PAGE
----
Pietermaritzburg - The role of ANC's national executive committee, versus the power of its individual members, and a missing voters’ roll, are just some of the issues which came under the spotlight at the Pietermaritzburg High Court on Wednesday.
This after an ANC councillor Lawrence Dube and four others took the province’s top leadership to court. The five are seeking to have the November 2015 provincial elective congress nullified.
This is the conference where former premier and chairperson Senzo Mchunu lost out to now provincial chair Sihle Zikalala.
The day’s proceedings were kicked off by Advocate Tembeka Ngcukaitobi for the five, who is often seen representing the EFF, addressing concerns raised by the ANC KZN over the timing and delayed application.
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"We are being told we have another cause of action ... but just a reminder that it is completely irrelevant," he said over the provincial executive committee’s suggestion that the Promotion of Administrative Justice Act should apply for late application.
Ngcukaitobi, in explaining the respondent’s concerns of a delayed application, said the five had attempted to get assistance from the ANC’s national executive committee before turning to the courts.
He said he recounted several attempts to get help following the finalisation of the provincial congress in November 2016, which included complaints of several irregularities and having their matter referred to the ANC NEC.
Zuma's fruitless intervention
In December, some members of the executive and President Jacob Zuma met with the five and assured them they would get back to them in five days, Ngcukaitobi continued.
"In December, they said they would respond to their complaints within five days, they never did," he told the court.
Ngcukaitobi said the group never expected the president not to follow up on his undertaking.
They only went to court after the ANC NEC inducted the new PEC in May. But, before then, they had written to the party’s secretary general, Gwede Mantashe.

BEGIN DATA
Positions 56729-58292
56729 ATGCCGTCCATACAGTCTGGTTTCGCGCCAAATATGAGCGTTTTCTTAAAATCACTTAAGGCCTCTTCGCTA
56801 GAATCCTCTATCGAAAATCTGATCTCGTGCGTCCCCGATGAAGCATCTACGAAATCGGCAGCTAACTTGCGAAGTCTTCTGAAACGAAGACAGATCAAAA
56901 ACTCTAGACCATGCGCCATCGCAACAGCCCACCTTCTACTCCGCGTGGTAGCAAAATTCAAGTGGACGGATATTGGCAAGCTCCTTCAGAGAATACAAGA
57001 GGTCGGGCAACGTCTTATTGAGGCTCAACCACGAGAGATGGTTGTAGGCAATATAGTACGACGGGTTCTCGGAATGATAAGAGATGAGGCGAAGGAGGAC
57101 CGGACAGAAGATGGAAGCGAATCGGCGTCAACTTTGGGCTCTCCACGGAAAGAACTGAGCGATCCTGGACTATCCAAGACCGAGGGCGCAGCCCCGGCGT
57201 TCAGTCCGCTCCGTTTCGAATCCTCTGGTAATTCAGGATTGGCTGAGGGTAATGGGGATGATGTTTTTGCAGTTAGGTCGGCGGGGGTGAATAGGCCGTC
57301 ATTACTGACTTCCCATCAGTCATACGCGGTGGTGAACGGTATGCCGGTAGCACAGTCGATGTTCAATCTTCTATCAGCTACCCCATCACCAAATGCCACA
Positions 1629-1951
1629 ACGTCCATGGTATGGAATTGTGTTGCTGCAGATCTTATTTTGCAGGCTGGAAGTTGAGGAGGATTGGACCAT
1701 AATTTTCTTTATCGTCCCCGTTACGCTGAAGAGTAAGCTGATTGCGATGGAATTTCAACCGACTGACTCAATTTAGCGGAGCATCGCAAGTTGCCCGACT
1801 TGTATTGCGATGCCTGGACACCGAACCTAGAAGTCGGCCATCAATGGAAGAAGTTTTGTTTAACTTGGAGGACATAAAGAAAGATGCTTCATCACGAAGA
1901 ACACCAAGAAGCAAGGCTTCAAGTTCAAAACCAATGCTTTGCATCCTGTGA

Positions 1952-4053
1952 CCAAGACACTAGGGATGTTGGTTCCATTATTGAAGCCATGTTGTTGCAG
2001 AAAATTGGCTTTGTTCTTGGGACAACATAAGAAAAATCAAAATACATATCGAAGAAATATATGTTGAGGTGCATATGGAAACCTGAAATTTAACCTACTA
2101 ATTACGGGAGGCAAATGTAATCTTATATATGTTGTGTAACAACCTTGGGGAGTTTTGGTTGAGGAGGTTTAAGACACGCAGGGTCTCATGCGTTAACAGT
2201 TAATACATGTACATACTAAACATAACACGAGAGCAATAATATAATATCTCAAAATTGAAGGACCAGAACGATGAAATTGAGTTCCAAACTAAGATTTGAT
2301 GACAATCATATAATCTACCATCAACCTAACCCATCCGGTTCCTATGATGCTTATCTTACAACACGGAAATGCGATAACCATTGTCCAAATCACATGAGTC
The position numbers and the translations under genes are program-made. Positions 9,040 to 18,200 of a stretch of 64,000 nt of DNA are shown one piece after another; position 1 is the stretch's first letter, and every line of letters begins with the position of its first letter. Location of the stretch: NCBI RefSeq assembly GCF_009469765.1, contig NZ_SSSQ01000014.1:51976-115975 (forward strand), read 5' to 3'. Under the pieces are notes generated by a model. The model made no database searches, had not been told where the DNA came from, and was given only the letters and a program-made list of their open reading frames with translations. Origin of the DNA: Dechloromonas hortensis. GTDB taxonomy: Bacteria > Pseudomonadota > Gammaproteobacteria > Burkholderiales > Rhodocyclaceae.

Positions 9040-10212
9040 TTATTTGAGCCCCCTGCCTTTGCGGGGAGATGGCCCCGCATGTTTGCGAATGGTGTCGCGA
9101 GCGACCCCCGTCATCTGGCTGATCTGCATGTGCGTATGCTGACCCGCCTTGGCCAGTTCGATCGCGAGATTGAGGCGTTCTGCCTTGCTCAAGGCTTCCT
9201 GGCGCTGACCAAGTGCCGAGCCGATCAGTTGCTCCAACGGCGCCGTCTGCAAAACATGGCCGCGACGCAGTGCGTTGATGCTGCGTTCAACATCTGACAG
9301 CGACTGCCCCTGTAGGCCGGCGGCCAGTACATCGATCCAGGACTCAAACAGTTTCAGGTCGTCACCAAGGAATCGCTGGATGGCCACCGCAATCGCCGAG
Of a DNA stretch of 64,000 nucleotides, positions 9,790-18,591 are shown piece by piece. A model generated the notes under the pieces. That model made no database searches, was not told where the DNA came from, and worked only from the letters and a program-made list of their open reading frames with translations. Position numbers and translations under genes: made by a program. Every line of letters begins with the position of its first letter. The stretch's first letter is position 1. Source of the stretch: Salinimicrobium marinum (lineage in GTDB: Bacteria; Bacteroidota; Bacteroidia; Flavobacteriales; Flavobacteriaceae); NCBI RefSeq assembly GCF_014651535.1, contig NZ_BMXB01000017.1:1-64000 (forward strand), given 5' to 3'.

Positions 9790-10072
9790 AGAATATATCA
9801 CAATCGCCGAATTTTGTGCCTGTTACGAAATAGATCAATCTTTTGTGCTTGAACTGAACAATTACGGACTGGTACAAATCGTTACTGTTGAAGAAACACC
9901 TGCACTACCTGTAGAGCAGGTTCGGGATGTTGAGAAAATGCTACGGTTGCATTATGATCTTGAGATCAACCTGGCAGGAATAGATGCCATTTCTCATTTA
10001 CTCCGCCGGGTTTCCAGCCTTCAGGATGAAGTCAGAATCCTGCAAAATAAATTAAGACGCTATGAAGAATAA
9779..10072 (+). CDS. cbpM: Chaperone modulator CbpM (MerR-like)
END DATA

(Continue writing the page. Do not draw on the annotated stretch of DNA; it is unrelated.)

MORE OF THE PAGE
"In April, they wrote a letter to the party’s secretary general Gwede Mantashe… he himself does not address the problem. He simply complains that he should not be addressed through attorney letters."
Another representative for the applicants, Advocate Griffiths Madonsela, focused on issues of a missing voters’ roll - which he was told went missing when the person keeping it resigned from the previous post.
Madonsela spent a lengthy period in the technical application dealing with a tweet containing the final results of the congress, while voting was still underway.
"No one, no matter how prophetic you can be, could have predicted the number of votes, with such precision," said Madonsela.
He also told the court that it was dismissed as a fake tweet by the respondents in the matter.
'They are disgruntled'
The respondent’s counsel Greg Harper, who started making submissions before the court, is expected to continue on Thursday morning.
He also questioned the time passed between the 2015 conference and when the applicants brought the matter to court.
In an attempt to poke holes in the applicants' submissions, he questioned why branches participated in the now controversial elective conference and accused the five applicants of changing their case in their heads of argument.
Harper also said only one of the complainants belonged to a branch while the others had nothing to prove in terms of having the authority of branch executive committees.
He told the court the applicants failed to take into consideration that an initial cut-off date for branches to elect delegates had been extended.
"There was ample time to look at the complaints and take them on appeal… many of them did, he said. Harper said there were no objections to the conference going ahead.
"It’s not uncommon that if one faction loses, then they are disgruntled," he explained of the outcomes of an elective conference.
Harper also argued against the claim that the 2015 congress took place before the mandate of the then-PEC had expired.